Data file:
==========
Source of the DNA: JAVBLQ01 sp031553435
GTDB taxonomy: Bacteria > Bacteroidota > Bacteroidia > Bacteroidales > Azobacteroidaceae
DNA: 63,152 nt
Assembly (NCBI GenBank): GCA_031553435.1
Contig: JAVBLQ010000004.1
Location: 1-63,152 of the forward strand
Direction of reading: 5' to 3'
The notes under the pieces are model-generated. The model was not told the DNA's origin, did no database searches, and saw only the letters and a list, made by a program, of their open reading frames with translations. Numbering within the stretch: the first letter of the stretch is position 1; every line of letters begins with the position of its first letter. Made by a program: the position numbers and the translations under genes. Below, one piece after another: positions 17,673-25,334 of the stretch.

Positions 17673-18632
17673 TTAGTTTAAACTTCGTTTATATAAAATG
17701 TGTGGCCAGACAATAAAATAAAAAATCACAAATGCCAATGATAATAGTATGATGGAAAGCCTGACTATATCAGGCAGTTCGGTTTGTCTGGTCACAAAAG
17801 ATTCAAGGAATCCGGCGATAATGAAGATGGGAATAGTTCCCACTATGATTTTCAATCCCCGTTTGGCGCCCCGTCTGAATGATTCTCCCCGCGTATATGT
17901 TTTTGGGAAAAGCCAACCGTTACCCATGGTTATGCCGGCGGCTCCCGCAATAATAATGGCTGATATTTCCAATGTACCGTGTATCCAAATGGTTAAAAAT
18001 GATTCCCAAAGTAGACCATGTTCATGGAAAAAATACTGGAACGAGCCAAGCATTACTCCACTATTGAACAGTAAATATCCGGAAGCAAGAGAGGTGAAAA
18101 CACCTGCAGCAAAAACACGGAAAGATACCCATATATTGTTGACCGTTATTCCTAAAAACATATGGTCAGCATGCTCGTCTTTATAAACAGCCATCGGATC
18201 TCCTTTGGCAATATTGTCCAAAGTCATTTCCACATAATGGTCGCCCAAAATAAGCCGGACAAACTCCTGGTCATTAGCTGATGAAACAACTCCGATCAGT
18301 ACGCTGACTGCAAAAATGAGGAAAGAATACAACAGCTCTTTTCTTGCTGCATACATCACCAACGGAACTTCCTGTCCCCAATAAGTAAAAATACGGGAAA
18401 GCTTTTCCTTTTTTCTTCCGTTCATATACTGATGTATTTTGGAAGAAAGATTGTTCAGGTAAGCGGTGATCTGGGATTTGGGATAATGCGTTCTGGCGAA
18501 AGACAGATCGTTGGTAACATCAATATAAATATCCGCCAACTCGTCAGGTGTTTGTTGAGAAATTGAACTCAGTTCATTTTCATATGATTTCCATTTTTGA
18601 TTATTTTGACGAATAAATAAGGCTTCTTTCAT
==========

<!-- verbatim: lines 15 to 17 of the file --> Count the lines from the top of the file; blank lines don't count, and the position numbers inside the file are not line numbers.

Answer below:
18101 CACCTGCAGCAAAAACACGGAAAGATACCCATATATTGTTGACCGTTATTCCTAAAAACATATGGTCAGCATGCTCGTCTTTATAAACAGCCATCGGATC
18201 TCCTTTGGCAATATTGTCCAAAGTCATTTCCACATAATGGTCGCCCAAAATAAGCCGGACAAACTCCTGGTCATTAGCTGATGAAACAACTCCGATCAGT
18301 ACGCTGACTGCAAAAATGAGGAAAGAATACAACAGCTCTTTTCTTGCTGCATACATCACCAACGGAACTTCCTGTCCCCAATAAGTAAAAATACGGGAAA